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I can't understand how people can relativize this kind of behavior, and it is significant that they need a great deal of words to do so. Life is full of distractions, technological or otherwise, but anything that you intentionally do to divert yourself from someone you have chosen to be with is rude.

...This is so basic.

If not relative, then absolute? Always and unquestionably wrong Irrespective of any additional circumstances, consensus or information that an angry, judgmental, and out-of-earshot observer doesn't and can't know? That sentiment is the essence of the words I chose as the first responder.

What if I'm using my device to find a digital photo to share with my dining partner? How about if I'm looking up the answer to something my partner and I are both discussing and struggling to recall and both want to know? OK if I'm an off-duty doctor or police officer helping or monitoring something that affects lives or public safety? Etc. Etc.

As always, good and reasonable people will disagree.

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If not relative, then absolute? Always and unquestionably wrong Irrespective of any additional circumstances, consensus or information that an angry, judgmental, and out-of-earshot observer doesn't and can't know? That sentiment is the essence of the words I chose as the first responder.

What if I'm using my device to find a digital photo to share with my dining partner? How about if I'm looking up the answer to something my partner and I are both discussing and struggling to recall and both want to know? OK if I'm an off-duty doctor or police officer helping or monitoring something that affects lives or public safety? Etc. Etc.

As always, good and reasonable people will disagree.

You've missed Waitman's point. What he is describing is exactly like being at a party where you are talking to someone who is constantly looking over the room for someone more interesting (important?) to talk to. Rude. Rude. Rude. Appallingly rude. No excuse.

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You've missed Waitman's point. What he is describing is exactly like being at a party where you are talking to someone who is constantly looking over the room for someone more interesting (important?) to talk to. Rude. Rude. Rude. Appallingly rude. No excuse.

Absolutely no excuses. This is a great example of the disintegration of what used to be called "good manners". Stuff our mothers tried to teach us.

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Dinner 2.0?

I fucking hate this -- texting, taking calls, consulting your e-mail...I almost left a close friend to finish his dinner alone because he wouldn't get off the damn phone; my kids finally have had it beaten into them that their friends can wait an hour to have whatever vital and breathless dispatch they've dispatched returned; and if you tweet your fish course while dining with me, I will punch you.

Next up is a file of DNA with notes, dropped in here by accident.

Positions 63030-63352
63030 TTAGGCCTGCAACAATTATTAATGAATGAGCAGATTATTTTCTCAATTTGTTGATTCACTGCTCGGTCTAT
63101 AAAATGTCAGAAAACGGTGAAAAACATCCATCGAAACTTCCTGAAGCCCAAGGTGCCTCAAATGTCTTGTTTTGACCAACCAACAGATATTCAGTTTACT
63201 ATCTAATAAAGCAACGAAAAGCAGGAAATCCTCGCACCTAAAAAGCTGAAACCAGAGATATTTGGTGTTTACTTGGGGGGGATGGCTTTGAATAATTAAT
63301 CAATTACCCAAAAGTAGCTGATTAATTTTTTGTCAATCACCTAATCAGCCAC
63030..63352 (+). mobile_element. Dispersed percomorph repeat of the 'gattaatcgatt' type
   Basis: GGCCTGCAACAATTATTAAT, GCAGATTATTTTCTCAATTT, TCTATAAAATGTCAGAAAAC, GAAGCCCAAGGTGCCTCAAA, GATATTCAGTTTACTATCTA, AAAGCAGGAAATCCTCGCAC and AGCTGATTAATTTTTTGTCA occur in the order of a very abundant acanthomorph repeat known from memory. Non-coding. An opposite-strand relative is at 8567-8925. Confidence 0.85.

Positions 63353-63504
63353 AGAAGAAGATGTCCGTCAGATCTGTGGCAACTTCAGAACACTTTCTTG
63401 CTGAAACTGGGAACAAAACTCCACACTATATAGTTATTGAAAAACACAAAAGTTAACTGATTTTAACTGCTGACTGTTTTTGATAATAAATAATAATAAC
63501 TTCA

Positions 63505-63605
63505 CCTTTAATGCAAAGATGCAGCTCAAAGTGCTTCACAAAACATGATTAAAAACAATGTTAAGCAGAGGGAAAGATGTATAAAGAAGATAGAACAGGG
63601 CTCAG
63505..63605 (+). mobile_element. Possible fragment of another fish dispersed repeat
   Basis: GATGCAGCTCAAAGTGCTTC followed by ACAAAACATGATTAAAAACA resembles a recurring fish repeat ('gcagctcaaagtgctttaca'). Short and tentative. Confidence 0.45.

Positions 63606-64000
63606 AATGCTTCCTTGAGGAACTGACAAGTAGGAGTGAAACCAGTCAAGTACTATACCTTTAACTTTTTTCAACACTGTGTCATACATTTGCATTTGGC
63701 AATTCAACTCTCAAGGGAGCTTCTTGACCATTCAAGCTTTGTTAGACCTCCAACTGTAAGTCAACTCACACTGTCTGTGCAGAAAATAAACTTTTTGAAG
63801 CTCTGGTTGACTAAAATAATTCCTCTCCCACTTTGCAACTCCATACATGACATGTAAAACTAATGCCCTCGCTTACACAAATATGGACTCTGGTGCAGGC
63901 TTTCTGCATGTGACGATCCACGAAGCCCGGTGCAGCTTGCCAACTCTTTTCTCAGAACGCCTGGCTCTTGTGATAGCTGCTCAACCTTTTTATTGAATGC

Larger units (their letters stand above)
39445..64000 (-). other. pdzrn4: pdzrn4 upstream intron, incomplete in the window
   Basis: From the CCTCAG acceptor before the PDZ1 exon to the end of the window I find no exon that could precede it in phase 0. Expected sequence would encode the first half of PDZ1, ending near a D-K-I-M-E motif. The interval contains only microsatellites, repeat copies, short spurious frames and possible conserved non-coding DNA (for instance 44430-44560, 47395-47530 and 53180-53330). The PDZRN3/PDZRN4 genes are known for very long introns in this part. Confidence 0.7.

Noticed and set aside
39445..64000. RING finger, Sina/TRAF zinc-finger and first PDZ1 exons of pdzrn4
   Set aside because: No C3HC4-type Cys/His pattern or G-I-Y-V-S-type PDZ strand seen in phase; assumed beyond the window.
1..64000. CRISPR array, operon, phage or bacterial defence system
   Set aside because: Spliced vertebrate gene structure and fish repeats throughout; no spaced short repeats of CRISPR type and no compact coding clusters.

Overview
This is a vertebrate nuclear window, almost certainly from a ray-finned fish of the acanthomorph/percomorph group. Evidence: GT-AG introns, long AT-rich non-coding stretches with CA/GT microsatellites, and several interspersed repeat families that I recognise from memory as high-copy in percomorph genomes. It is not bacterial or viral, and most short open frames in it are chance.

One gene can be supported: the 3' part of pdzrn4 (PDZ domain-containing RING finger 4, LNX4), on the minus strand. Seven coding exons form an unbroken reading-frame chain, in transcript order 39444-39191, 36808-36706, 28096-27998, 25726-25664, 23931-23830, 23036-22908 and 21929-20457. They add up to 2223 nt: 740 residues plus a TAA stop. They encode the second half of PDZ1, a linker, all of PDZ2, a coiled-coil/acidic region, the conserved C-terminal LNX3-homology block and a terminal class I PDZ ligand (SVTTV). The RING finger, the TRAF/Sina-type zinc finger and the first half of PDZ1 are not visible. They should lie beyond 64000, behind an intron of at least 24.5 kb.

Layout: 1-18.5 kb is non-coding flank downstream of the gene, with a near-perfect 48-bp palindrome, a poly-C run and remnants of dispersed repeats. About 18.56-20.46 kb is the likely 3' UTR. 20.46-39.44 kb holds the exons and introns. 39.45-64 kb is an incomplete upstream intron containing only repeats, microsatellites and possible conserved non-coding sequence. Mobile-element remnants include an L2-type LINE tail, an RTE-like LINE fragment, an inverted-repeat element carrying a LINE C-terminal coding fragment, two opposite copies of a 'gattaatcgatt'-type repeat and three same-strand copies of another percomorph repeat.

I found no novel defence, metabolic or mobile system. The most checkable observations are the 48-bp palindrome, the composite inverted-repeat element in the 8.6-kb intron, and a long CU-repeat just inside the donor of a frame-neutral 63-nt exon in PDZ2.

This isn't a question of the loud jerk at the next table. It's not even a question of six people in a loud bar trying to figure out where to catch up with Jamie and Mark -- though that gets old fast, too. It's a question of whether or not people who choose to dine with you have some social, if not moral, obligation to love the one they're with, as it were, for 90 minutes or so. The linked article suggests that those of us who cling to this quaint belief are intolerant fogies (which I can't entirely deny), and that the times, they have a-change -ed. I suggest that this guy is a self-centered asshole.

If I was this guy's friend, I'd let him stay home and buy him carryout. He'd have a blast.

I totally agree. I used to work with a woman who always kept her Blackberry on the table, even at lunch with colleagues. Mind you, we were all directors at the same organization. If all the top ranking people in the organization were at the same lunch, who was she expecting that was more important? It would be one thing if it was an isolated incident (e.g. child is sick, expecting call from nanny) but she did it all the time. Obnoxious.

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You've missed Waitman's point. What he is describing is exactly like being at a party where you are talking to someone who is constantly looking over the room for someone more interesting (important?) to talk to. Rude. Rude. Rude. Appallingly rude. No excuse.

Thought I acknowledged this scenario (with which I totally agree) with my first two lines in my original response. I was just trying to point out that someone using a smartphone could be doing many acceptable things depending on the circumstances. Maybe that's not controversial?

But, yes, in the scenario of someone constantly checking email, texting or tweeting irrespective of what their dining partner is saying or doing, yes, that's awful and decidedly rude. LIke the party scenario above--also rude. Guess we all strongly agree. Back to restaurant threads... B)

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Sorry but I have to disagree. We as adults can disagree without flaming or being nasty.

I agree that a phone call in a restaurant is inappropriate, and I always step outside for that. There is nothing wrong in my mind with texting or returning an email while having a meal at a restaurant.

Today during lunch, I received and returned a couple of emails to help resolve a situation at work. Today I was having lunch with kids while a situation at work came up. If it needed a phone call I would have stepped up, but my tapping on my iphone did not and should not interrupt anyone else besides me and my table.